Tag: idioms

Starting over with a “clean slate”

Clean Slate history as a nautical termart by Tacita Dea 

A clean slate. It’s something we’re all talking about this first week of January. It’s a fresh start. A blank page. A new calendar year. It’s a way to start over on goals we may have fallen short of in the past. It’s a new beginning to old habits we want to change or new ones we want to create.

But a “clean slate” didn’t always mean to start anew. So what does “a clean slate” mean? Or, more accurately, where did the whole “clean slate” phrase come from?

Well, according to my highly scientific internet research, two sources (1 & 2) confirm that our whole “clean slate” obsession stems from an old nautical task. The watch keeper of the ship would record speeds, distances and more on a slate during his (or her?) watch. If there were no problems, the slate would be wiped clean at the end of his watch. Then, the new watch would “start over with a clean slate.”

Now, I don’t plan on climbing aboard any ships any time soon, but I like a clean slate as much as the next sailor.

“Curiosity Killed The Cat” Gets Me Every Time

“Curiosity killed the cat” is a phrase that almost got too close to home recently. See, Louise the Cat had a little visitor on the porch. (Check out the video for the details.) But thankfully the glass door was shut and it all ended in just some growling and hissing.

So, again, words being my thing, it got me thinking about that what the phrase “curiosity killed the cat” exactly means. Or more, where did it come from and when did it come into popularity. The internet hunt was on!

According to official internet source Wikipedia, it was first penned as “care will kill a cat” in a play from 1598, Every Man in his Humour, by Ben Jonson. From there, Shakespeare used a similar phrase in Much Ado, “What, courage man! what though care killed a cat, thou hast mettle enough in thee to kill care.”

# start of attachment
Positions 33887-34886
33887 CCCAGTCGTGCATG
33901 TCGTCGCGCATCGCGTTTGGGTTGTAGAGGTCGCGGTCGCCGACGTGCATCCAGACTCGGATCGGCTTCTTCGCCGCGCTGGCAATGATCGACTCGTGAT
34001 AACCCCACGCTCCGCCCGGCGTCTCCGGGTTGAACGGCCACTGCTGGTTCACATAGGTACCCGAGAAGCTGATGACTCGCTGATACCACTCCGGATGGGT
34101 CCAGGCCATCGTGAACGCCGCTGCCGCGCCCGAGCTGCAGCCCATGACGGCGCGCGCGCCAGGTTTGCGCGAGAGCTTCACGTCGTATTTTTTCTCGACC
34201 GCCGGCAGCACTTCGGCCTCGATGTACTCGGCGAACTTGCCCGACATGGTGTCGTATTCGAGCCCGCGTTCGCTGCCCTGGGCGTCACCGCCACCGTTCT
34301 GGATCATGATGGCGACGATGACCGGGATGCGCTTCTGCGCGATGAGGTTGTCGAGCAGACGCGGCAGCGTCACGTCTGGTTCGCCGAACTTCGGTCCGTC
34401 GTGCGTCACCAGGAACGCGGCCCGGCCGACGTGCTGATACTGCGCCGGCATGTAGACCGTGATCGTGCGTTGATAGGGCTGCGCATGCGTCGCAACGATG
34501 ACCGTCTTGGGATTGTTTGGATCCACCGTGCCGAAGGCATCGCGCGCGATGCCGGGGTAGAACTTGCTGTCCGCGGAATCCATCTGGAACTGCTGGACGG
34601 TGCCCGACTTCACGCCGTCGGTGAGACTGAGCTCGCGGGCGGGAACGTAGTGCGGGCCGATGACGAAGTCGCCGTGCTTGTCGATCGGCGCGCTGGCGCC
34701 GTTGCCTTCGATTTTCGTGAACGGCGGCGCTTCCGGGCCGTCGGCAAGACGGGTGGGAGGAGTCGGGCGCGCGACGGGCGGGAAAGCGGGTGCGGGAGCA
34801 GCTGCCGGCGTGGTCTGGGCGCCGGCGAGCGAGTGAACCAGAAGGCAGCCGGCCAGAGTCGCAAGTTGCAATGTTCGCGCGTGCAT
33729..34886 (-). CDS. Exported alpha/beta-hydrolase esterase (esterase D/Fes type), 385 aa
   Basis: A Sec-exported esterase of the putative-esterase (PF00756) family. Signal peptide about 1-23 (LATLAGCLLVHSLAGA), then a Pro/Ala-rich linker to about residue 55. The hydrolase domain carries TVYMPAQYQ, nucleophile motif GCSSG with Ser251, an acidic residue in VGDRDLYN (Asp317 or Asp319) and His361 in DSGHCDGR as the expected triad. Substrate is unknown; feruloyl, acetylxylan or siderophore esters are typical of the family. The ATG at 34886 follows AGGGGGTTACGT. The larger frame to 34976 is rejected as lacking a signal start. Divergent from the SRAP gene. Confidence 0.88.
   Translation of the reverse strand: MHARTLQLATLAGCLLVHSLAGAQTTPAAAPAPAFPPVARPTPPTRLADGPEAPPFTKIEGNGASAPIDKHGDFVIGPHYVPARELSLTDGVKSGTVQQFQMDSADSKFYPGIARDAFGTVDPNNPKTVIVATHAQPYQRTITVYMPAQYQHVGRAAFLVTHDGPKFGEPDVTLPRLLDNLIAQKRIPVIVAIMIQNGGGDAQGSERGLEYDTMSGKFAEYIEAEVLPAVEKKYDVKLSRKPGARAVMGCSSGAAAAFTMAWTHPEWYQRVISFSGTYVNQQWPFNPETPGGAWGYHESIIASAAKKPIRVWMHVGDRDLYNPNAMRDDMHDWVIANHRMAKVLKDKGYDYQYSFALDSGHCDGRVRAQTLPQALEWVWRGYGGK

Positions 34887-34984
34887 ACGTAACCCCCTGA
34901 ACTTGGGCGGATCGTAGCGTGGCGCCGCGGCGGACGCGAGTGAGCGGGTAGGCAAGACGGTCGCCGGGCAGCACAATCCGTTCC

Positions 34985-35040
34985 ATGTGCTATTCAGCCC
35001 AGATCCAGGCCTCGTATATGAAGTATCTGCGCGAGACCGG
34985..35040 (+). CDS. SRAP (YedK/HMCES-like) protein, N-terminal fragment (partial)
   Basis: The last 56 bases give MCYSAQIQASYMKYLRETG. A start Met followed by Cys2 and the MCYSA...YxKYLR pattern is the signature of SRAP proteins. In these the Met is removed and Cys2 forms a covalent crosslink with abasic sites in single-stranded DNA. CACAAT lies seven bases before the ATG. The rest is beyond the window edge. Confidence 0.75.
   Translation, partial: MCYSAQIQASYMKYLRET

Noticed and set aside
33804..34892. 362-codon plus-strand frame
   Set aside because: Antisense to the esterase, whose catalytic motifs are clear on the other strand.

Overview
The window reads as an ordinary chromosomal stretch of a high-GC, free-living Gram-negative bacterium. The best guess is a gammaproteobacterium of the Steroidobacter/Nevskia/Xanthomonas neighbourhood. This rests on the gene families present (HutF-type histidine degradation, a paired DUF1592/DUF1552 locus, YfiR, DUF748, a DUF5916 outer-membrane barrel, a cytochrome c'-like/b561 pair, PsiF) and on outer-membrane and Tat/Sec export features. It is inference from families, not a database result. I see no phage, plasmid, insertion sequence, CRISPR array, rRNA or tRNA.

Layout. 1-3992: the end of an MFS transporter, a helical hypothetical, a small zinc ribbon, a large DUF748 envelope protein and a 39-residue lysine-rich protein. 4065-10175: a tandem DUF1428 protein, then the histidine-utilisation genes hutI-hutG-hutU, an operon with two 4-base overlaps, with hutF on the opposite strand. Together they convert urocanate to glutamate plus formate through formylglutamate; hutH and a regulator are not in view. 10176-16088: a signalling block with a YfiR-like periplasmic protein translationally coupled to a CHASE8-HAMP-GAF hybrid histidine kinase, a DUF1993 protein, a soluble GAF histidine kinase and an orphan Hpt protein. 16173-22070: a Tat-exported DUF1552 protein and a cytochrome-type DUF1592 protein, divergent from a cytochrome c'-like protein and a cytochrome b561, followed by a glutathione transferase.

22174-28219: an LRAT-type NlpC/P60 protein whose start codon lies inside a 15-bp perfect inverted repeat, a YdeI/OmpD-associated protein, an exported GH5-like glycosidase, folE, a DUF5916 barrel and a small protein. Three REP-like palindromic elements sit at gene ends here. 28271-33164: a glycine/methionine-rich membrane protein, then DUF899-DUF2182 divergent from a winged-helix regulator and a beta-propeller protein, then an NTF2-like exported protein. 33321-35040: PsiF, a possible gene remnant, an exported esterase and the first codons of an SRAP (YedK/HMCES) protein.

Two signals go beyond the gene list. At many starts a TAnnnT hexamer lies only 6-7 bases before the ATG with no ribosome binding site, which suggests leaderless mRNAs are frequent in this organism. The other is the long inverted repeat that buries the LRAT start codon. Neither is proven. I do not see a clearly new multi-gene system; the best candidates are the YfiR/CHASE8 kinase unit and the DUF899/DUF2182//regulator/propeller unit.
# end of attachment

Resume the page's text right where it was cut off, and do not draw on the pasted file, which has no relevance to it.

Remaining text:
And this early iteration of “curiosity killed the cat” was finally documented in the Brewer’s dictionary of Fable and Phrase in 1898:

Care killed the Cat.
It is said that “a cat has nine lives,” yet care would wear them all out.

But when did the modern phrase get brought into our lives? Well, no one can be quite sure, but according to written history, it seems as though it was first recorded in 1873 by James Allan Mair in A handbook of proverbs: English, Scottish, Irish, American, Shakesperean, and scriptural; and family mottoesOn page 34, the letter “I” after the phrase “Curiousity killed the cat. I.” implies that the phrase came from Ireland.

No matter where the phrase came from, to me it means to keep your curiosity under control, lest it get you in more trouble than you can handle. However, a little curiosity is a good thing, and as one retort to this popular phrase says, knowing might just make the cat, or you, OK…

Curiosity killed the cat, satisfaction brought him back.